Even though he’s been moved from the commercial onto the operational side of the business now as President of Competition and Operations, his high approval rating in the paddock cannot be understated in terms of how INDYCAR’s schedule has evolved to a more solid state rather than the fluid one it’s been in the years previous.

And he says so with a smile, too. He and I exchanged a good laugh at Pocono last weekend when I asked about the schedule and he replied, “And hey, not only are we gonna have a schedule, but we’ll actually run all the races we’re scheduled to!”

We both laughed, but the fact such a line is a laughing matter speaks to how chaotic the IndyCar schedule has been over the last several years.

For once, it appears that the future IndyCar schedules are no laughing matter indeed.

Rosenqvist: Indy Lights street course experience to help in Formula E

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CASTLE DONINGTON, UK – Felix Rosenqvist believes that his time in Indy Lights racing on street courses will help during his debut season in Formula E.

FIA European Formula 3 champion Rosenqvist entered Indy Lights for 2016, winning three of the 10 races he entered with Belardi.

The Swede was forced to miss the races at Road America and Iowa due to commitments in GT racing and DTM, before ending his Indy Lights program altogether after getting a Formula E drive with Mahindra.

Rosenqvist is a two-time winner of the Macau Grand Prix, which is renowned as one of motorsport’s toughest street circuits, and has also raced at Pau in France in F3.

However, Rosenqvist believes his experience from Indy Lights, where he raced on tracks such as St. Petersburg and Toronto, will be more helpful when it comes to taming Formula E’s street layouts.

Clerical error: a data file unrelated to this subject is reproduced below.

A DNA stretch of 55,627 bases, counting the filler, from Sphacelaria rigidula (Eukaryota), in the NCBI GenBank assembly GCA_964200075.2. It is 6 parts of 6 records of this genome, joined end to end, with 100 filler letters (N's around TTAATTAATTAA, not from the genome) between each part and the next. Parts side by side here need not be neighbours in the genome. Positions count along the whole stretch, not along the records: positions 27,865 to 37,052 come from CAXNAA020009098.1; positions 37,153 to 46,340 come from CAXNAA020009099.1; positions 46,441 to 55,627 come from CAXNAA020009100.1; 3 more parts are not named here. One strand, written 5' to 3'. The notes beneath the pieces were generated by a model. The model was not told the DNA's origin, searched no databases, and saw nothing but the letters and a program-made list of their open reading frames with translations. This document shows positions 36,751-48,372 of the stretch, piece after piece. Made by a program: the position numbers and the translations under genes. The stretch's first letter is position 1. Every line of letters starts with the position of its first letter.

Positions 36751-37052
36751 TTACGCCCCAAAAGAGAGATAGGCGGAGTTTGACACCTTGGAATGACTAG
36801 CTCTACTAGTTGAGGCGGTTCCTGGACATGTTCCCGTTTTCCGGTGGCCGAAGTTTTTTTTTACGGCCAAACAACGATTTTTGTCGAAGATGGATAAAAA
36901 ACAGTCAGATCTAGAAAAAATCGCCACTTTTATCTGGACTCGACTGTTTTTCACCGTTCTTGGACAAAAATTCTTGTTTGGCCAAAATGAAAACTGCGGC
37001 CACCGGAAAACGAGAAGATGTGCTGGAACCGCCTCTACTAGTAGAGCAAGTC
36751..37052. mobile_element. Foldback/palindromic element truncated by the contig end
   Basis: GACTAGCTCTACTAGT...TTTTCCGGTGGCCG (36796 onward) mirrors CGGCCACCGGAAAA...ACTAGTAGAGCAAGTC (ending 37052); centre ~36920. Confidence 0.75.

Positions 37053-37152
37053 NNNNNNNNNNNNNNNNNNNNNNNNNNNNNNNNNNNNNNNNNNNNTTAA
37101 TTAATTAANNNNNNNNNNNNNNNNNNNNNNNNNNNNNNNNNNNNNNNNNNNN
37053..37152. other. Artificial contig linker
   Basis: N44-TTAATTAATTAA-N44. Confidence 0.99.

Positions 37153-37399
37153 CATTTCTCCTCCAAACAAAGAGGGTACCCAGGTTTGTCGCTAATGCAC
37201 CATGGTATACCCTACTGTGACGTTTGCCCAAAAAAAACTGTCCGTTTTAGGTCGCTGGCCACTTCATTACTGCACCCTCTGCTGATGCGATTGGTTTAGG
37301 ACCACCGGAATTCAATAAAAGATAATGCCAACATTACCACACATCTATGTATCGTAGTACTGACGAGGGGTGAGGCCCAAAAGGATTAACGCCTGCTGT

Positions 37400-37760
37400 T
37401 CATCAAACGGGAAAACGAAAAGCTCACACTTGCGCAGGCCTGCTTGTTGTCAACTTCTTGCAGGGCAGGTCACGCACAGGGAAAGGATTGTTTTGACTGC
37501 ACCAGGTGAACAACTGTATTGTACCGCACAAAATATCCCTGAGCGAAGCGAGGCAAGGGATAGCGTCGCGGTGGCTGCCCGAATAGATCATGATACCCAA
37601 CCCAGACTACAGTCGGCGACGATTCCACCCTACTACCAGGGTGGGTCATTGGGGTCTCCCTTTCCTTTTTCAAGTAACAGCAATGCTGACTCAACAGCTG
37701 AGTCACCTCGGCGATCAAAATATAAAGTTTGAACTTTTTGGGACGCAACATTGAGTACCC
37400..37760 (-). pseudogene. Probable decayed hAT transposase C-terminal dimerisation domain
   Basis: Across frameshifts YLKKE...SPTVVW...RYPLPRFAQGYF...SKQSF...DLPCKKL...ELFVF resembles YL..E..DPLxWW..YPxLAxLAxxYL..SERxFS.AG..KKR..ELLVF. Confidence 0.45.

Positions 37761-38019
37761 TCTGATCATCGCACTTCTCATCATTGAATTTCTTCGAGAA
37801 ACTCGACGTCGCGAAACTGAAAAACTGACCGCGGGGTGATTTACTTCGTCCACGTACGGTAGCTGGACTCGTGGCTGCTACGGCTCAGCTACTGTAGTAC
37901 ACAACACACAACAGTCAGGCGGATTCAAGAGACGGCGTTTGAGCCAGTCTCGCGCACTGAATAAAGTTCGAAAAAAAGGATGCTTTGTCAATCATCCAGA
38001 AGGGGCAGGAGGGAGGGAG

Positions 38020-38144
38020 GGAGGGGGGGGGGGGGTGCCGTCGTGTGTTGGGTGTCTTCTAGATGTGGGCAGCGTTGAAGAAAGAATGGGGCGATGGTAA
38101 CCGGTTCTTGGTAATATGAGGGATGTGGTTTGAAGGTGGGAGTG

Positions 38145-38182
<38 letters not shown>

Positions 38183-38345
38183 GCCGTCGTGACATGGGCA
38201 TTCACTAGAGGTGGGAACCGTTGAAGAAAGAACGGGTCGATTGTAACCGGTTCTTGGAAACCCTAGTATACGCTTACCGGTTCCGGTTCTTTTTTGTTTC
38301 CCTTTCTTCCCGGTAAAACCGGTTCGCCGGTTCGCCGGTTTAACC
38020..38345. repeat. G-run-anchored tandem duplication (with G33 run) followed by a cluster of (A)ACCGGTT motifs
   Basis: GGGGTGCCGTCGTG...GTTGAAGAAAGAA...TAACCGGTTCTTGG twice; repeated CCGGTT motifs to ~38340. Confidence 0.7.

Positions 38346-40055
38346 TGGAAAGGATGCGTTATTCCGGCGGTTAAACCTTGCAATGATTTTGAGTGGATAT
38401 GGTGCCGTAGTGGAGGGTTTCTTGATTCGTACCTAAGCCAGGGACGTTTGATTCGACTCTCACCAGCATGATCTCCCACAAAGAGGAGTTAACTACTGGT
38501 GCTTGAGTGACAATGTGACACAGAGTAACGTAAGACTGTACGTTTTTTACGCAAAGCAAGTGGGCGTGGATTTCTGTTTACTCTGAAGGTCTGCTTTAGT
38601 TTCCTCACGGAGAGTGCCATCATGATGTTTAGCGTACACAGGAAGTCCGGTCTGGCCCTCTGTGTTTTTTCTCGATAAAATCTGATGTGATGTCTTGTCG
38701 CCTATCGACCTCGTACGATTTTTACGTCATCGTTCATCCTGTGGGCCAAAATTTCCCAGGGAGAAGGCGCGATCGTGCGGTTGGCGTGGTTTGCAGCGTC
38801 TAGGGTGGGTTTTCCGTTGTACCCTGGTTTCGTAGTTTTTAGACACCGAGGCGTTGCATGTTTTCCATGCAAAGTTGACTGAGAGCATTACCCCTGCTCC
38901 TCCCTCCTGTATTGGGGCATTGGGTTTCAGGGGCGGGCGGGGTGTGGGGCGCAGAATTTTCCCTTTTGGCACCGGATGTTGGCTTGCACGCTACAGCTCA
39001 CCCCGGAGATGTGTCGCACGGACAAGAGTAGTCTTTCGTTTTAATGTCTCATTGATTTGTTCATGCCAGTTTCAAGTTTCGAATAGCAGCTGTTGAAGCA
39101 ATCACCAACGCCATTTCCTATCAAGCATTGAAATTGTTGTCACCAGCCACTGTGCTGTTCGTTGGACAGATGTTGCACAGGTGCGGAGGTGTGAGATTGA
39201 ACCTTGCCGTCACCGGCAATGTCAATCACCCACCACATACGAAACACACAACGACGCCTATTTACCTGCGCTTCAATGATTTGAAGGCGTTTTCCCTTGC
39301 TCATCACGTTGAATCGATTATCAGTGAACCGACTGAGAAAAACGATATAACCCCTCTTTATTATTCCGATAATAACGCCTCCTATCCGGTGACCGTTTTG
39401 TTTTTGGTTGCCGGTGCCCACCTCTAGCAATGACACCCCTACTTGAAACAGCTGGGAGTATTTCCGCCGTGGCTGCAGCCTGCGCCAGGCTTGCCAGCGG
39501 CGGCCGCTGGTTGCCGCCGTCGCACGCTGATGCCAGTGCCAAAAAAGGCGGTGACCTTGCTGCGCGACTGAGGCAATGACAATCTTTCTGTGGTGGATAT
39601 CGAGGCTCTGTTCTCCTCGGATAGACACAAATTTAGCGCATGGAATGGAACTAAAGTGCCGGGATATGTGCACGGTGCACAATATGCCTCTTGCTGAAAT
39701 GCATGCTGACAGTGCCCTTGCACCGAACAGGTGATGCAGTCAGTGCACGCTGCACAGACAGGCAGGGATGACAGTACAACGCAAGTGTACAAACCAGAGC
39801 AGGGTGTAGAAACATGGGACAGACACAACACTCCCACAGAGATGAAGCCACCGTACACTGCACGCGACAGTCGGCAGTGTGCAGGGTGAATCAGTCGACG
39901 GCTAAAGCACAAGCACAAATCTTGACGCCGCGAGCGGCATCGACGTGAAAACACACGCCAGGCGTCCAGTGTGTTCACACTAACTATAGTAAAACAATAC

“I think those two particular tracks [Pau and Macau] are quite different compared to the ones we will run because they have banking and a bit of that,” Rosenqvist told NBC Sports.

“I think especially when I last raced in Indy Lights in Toronto, I think that’s probably more relevant to what we will find this year, a really bumpy circuit and difficult circuits. So that will help for sure.”

Rosenqvist enjoyed a successful first public Formula E outing at Donington Park, but is refusing to read too much into his times given the unique nature of the track compared to those on the season three calendar.

“I think this circuit doesn’t really show you anything,” Rosenqvist said.

“If you look like Turn 1, Turn 4, Turn 7, you won’t find those corners in Formula E. Those are basically irrelevant.

“We saw in development testing and private testing, the driving looked good. Obviously Nick [Heidfeld] being a good reference, it didn’t look too bad compared to him.

“I don’t really think I can know what to expect when I come to the normal circuit. All the drivers keep going on about they are really difficult.

“I won’t really know yet until I come to Hong Kong what to expect.”

The calendar for Formula E’s third season features five new circuits and has two possible additions that also haven’t been raced on before, all of which Rosenqvist believes he will have an opportunity to match his rivals.

“I think on those circuits I will have a really good chance at least in qualifying to be up there, so that’s good,” he said.

F1 Paddock Pass: Belgian Grand Prix (VIDEO)

SPA, BELGIUM - AUGUST 25:  Max Verstappen of Netherlands and Red Bull Racing signs autographs for fans during previews ahead of the Formula One Grand Prix of Belgium at Circuit de Spa-Francorchamps on August 25, 2016 in Spa, Belgium.  (Photo by Charles Coates/Getty Images)